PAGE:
Marble Madness not only sports fancy pseudo-3D graphics, but it was one of the first games to have music and sound effects that were closely linked to the gameplay. Different background sounds appeared as you approached various obstacles. It also had some rather detailed physics for a simple game. You could fall short distances without a problem; longer distances stunned you more, until at a certain distance, you cracked. You could carom off of obstacles and your opponent at all kinds of speeds and angles, even in midair, and certain kinds of collisions would break you. Understanding the way its inertia works is key to being able to play the game.
Marble Madness is one of those great arcade games that is deceptively difficult. It's easy to learn to play, and a few hours of practice can get you through the first few stages without any trouble. The later stages get downright nasty.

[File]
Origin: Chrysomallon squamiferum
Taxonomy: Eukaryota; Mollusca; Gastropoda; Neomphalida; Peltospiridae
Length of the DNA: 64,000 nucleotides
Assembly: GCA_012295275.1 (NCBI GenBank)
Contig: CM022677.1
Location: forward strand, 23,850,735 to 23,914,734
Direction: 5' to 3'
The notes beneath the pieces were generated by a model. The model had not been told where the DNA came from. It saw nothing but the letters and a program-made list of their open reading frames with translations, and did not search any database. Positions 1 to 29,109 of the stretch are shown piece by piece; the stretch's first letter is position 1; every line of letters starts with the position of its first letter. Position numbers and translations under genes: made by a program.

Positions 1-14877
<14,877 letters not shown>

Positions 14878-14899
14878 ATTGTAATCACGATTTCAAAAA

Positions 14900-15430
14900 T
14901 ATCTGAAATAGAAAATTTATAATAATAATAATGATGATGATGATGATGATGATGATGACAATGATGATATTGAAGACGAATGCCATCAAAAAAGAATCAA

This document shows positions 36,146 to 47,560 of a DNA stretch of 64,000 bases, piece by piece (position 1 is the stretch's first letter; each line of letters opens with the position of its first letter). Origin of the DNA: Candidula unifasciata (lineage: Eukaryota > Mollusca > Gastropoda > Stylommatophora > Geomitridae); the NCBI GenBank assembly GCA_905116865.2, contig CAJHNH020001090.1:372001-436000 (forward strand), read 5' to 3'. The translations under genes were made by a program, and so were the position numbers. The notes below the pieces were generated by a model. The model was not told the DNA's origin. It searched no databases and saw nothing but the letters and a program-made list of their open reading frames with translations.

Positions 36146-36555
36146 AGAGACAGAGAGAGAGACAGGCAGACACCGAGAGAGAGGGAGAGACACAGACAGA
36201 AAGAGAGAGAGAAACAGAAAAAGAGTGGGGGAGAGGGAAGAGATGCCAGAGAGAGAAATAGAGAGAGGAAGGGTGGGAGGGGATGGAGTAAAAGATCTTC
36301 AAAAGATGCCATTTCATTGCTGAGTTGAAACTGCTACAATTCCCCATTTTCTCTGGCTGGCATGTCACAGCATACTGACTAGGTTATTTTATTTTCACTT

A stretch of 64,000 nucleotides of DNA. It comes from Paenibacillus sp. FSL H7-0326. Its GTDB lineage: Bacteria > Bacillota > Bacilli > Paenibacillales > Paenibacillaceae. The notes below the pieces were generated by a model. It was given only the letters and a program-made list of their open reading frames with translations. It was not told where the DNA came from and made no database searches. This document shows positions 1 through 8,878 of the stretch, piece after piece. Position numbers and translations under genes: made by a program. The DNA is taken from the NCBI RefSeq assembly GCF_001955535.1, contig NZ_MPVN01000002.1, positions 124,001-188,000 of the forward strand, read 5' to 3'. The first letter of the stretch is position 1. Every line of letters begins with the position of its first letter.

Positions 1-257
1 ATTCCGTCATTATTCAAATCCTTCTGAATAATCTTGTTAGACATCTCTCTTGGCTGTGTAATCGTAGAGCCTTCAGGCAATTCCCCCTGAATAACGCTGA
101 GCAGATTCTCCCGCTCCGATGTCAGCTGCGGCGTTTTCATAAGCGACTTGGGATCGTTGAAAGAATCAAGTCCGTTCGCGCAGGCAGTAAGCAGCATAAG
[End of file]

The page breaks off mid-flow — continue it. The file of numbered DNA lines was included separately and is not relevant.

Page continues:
The second-to-last stage notes that "everything you know is wrong." Gravity is reversed, so that you roll up ramps... but you can still fall down off of cliffs. The inertia is completely screwed up, which has always ruined me. Even subtle things like the way you respawn are changed. (Normally, a respawn will take you back some in the level; but in this, you can respawn forward.)
The last stage is downright evil, featuring obstacles that you never encounter anywhere else in the game. So, you've got to get really good at the previous stages to even have a chance to practice. There's ground that blinks in and out of existence, super-ice (it's gold), and sticky ground. And of course, the enemies (mobile obstacles) are in the place that will screw you up the most. It's definitely beatable, though, as my roommate can demonstrate.
At least one sequel to Marble Madness was made, but it had little success in the arcade. The original game has appeared in many an arcade classic collection and is something of a cult classic.